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Post by Abdul Alhazred » Thu Mar 09, 2006 9:51 pm

Bump!
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Post by swellman » Fri Mar 10, 2006 4:08 pm

Abdul Alhazred wrote:Bump!
Please do not interrupt the countdown. It takes a lot of concentration.

27 days to martian orbit

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Post by swellman » Sat Mar 18, 2006 2:37 pm

Some NH space geek trivia and commentary can be found here.

- The journey will take precisely 3462.7 days, i.e., from 19:00 UTC on Jan, 19, 2006, to 12:00 UTC July 14, 2015, to reach Pluto.

- NH was inside 1 Astronomical Unit (AU) until late on Jan. 29 UTC, therefore it was an inner planet mission for the first 10 days.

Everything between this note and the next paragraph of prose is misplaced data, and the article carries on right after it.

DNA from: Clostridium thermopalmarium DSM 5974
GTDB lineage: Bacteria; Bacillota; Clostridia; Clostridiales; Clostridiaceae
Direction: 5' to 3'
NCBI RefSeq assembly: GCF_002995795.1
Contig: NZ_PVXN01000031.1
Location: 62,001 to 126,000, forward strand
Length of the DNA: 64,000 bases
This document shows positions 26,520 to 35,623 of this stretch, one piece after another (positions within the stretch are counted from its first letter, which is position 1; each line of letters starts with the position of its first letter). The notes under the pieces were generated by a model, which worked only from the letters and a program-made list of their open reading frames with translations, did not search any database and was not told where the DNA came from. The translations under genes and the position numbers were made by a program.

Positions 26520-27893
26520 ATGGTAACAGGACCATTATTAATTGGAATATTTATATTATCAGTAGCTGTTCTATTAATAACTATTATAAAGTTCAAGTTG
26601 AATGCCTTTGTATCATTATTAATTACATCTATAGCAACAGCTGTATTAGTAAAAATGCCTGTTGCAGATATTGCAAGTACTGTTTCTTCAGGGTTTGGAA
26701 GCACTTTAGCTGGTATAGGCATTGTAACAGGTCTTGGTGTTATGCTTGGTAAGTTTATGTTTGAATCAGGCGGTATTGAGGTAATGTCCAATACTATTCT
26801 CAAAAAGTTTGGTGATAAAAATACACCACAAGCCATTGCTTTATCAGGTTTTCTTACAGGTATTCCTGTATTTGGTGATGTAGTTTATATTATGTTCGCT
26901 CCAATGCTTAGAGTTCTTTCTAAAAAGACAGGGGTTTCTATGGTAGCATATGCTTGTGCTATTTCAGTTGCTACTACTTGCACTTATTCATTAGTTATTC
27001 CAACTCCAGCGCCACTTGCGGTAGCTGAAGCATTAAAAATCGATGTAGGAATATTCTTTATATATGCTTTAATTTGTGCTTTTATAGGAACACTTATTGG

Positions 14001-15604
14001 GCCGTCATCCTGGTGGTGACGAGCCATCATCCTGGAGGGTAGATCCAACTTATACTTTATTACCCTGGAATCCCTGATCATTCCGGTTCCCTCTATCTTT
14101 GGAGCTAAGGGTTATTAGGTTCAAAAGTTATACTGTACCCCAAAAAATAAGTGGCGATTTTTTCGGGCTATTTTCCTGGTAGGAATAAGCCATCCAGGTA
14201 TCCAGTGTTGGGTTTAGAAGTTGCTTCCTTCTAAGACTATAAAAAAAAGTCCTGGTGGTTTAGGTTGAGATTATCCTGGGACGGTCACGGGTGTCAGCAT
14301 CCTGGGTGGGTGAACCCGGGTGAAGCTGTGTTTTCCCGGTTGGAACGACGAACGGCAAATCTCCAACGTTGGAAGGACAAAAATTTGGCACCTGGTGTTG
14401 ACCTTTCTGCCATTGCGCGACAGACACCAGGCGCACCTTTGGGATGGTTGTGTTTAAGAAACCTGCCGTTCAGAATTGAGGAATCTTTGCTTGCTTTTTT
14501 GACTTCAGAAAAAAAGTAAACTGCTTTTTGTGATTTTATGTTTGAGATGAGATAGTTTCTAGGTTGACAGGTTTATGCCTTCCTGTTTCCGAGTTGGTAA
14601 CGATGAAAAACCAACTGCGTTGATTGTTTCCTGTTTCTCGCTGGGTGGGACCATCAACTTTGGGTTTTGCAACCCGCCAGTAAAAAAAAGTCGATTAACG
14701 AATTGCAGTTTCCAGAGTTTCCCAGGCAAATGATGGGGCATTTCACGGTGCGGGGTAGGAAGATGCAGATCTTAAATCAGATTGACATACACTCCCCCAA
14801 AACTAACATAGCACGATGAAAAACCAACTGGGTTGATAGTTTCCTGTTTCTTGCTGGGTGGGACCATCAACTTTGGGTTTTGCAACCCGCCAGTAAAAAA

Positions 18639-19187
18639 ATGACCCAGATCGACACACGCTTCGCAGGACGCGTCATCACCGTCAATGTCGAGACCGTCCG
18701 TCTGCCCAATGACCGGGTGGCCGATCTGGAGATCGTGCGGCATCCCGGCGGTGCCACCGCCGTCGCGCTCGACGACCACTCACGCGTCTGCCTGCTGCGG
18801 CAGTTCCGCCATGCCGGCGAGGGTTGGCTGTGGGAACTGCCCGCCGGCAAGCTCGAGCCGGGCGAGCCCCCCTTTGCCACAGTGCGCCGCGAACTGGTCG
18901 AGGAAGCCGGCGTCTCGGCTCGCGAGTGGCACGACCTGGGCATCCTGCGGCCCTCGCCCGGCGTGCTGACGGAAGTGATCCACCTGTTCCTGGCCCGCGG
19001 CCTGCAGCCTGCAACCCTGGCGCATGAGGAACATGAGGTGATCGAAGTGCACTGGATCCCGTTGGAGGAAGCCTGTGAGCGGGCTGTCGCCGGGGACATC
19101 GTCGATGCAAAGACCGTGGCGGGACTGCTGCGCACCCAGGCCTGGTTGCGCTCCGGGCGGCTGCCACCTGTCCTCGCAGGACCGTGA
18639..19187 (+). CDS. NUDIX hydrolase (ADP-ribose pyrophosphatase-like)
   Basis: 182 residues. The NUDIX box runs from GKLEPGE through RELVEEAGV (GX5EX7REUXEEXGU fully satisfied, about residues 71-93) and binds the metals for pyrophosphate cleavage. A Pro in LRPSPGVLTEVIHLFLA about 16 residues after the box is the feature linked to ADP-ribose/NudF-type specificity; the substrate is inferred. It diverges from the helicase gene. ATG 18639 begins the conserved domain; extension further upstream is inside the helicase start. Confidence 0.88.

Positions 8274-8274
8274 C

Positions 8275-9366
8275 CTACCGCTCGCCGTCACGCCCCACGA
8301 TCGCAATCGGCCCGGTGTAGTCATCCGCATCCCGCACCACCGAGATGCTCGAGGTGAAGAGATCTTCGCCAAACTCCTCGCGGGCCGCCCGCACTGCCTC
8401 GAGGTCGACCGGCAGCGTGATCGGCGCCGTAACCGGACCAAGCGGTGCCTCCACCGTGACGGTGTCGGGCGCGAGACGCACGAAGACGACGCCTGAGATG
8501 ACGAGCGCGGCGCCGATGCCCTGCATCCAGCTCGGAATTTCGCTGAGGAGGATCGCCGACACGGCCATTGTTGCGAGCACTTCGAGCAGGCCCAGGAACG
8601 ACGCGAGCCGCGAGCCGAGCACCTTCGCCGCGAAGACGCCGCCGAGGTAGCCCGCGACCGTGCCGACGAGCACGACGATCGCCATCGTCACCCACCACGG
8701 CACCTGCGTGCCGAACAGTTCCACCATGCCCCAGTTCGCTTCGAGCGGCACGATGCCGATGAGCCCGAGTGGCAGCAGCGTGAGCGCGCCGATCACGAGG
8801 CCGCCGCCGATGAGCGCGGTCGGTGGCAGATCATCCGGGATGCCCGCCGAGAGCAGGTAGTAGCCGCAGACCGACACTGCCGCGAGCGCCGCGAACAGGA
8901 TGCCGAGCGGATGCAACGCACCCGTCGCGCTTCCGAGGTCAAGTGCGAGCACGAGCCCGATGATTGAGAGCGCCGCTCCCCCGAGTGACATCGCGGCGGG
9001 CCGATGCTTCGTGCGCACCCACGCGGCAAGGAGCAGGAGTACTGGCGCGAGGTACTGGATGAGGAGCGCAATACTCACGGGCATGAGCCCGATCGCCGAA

- NH will pass the orbit of Mars on April 8, just a little after the Mars Reconnaissance Orbiter got there - and MRO had a 5.5-month head start.

- Closest approach to Jupiter will occur at approximately 6 hours UTC on Feb. 28, 2007. Closest approach distance will be 32 Jupiter radii.

- Because NH slows down in a series of Trajectory Correction Maneuvers, the third stage will beat NH to Jupiter. However, because it will not hit the Pluto aim point, it will not beat NH to Pluto. (Which is a relief - can you imagine being the second to arrive at Pluto after all this, having been beat by a derelict Boeing upper stage?)

Updating the countdown based on the above information,

21 days to Martian orbit
347 days to Jupiter
3404 days to Pluto



Orbit encounter information for Saturn, Uranus and Neptune will be added when it becomes available. :shock:

Stay tuned!